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We are working hard to make our forests safe again after recent storms. Many remain closed; please plan ahead and follow all local signage.

A lone leaping salmon in a rushing river.

The story of the wild salmon is an heroic epic. After swimming hundreds of miles, it throws itself up impossible waterfalls to spawn in its home stream, using its sense of smell to find the exact gravel bank where it was born. Spent and exhausted, it usually dies soon after.

When rivers get blocked and streams silt up, the salmon's life becomes tougher still. We've been working with landowners on conservation measures to help the salmon, such as cutting out conifers and planting native trees, whose dappled shade keeps the young salmon cool. We’ve also built silt traps and removed obstacles in the rivers they use.

Where do they live?

Young salmon live in freshwater rivers and pools until they’re between two and four years old. At this stage they’re called parr. At around 12cm in length the salmon undergo a physiological tranformation which allows them to survive at sea. The fish continue to change and develop their distinctive silvery colour and are now known as smolts. In late spring, those who have developed into this phase head for the open sea.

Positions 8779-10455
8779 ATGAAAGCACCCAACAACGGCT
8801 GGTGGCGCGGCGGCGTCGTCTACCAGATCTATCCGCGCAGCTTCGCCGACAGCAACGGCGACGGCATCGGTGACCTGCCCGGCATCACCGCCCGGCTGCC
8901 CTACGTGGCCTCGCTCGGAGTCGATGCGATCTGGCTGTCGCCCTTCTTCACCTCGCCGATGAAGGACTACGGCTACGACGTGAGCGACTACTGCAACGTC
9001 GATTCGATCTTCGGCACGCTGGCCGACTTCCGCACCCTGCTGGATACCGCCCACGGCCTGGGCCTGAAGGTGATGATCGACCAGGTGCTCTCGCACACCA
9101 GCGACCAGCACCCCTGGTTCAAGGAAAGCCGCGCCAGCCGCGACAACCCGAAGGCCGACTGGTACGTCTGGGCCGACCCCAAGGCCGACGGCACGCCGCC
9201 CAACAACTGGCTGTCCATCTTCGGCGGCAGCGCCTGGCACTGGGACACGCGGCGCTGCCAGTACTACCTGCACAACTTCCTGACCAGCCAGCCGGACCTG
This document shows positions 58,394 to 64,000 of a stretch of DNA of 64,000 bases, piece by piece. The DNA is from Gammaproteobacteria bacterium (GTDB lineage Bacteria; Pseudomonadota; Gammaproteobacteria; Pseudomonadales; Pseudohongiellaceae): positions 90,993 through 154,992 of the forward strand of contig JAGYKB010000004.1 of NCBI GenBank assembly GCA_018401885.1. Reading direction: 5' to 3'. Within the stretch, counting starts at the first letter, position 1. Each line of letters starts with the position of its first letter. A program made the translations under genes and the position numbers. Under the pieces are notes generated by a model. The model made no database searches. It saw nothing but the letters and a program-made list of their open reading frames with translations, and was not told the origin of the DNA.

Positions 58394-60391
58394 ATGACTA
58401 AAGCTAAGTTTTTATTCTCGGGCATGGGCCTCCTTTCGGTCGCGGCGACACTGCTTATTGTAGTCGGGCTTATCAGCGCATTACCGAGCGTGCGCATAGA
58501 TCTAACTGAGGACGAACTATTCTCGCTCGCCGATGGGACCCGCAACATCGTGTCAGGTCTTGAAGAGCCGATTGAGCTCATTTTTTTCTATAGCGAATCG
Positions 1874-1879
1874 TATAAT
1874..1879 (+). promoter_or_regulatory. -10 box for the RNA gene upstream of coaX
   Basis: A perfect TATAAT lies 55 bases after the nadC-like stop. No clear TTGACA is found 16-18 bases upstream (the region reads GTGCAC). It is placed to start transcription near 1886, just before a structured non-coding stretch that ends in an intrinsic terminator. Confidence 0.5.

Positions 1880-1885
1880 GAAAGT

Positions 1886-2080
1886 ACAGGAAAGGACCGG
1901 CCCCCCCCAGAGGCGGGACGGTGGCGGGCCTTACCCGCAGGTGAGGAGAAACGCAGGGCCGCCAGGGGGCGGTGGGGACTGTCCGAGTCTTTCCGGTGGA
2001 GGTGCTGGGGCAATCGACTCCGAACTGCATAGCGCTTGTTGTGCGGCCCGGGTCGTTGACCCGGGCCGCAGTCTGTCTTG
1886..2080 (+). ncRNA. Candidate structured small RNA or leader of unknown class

They return as adults to spawn, between one and four years later. This is when you're most likely to see them, as they swim upstream to the exact stretch of river where they hatched.

What do they eat?

Young fish or fry feed on tiny organisms in the river, moving on to small insects when they’re about one year old – a stage called parr. They need cool temperatures, no sediment and good water flow. Riverside trees create cool shade and help prevent riverbank erosion, while silt traps keep the waters clear for the growing salmon.

When is the best time to see them?

You might catch sight of fry and parr all year round, but late summer and autumn is the best time to see leaping adult salmon. Early morning or evening are the best times, especially after heavy rain.

How do you know if you've seen one?

You could mistake a young fish or parr for a trout, but you'll know if you see an adult salmon – it's quite magnificent!

Where might you see them?

There’s a chance to see them wherever a salmon river runs through a forest. There are dedicated viewing places at Rogie Falls near Inverness (pictured) and the Falls of Shin in Sutherland. Galloway Forest Park has some excellent salmon rivers too.

People walking over the rope bridge at Rogie Falls, with the falls roaring in the background.

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